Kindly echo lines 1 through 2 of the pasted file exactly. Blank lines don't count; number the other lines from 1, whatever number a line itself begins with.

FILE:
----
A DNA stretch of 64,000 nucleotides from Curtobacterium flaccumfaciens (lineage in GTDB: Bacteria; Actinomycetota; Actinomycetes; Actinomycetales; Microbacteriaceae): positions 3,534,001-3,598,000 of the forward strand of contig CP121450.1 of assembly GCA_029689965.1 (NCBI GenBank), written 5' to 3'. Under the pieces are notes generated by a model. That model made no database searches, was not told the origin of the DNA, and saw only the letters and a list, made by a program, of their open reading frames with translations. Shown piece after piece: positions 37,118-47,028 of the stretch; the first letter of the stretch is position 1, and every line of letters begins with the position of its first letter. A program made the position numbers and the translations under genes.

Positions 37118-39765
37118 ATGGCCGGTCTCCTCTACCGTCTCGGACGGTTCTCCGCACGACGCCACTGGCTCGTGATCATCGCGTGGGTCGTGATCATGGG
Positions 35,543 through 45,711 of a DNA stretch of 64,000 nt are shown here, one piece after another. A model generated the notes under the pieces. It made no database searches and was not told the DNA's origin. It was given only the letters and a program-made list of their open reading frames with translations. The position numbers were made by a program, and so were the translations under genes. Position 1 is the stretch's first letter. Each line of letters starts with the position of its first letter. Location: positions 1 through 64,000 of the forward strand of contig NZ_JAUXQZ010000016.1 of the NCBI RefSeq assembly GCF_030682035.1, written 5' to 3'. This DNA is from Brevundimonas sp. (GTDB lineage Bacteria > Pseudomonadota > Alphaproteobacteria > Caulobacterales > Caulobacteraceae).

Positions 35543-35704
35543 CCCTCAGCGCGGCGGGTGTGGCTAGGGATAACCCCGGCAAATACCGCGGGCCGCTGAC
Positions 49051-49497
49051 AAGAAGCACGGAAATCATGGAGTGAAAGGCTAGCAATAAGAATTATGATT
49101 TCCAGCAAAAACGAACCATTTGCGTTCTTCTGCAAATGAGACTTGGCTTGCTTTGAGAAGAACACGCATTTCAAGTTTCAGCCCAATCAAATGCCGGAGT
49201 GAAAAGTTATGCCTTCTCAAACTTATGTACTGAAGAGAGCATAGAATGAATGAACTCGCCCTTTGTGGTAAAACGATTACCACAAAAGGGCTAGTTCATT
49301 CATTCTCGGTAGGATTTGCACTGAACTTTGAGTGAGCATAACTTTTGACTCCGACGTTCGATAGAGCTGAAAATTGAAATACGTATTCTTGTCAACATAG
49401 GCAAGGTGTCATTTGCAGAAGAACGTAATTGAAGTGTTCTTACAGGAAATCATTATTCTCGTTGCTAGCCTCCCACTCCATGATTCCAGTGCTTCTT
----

A DNA stretch of 64,000 nucleotides from Curtobacterium flaccumfaciens (lineage in GTDB: Bacteria; Actinomycetota; Actinomycetes; Actinomycetales; Microbacteriaceae): positions 3,534,001-3,598,000 of the forward strand of contig CP121450.1 of assembly GCA_029689965.1 (NCBI GenBank), written 5' to 3'. Under the pieces are notes generated by a model. That model made no database searches, was not told the origin of the DNA, and saw only the letters and a list, made by a program, of their open reading frames with translations. Shown piece after piece: positions 37,118-47,028 of the stretch; the first letter of the stretch is position 1, and every line of letters begins with the position of its first letter. A program made the position numbers and the translations under genes.

Positions 37118-39765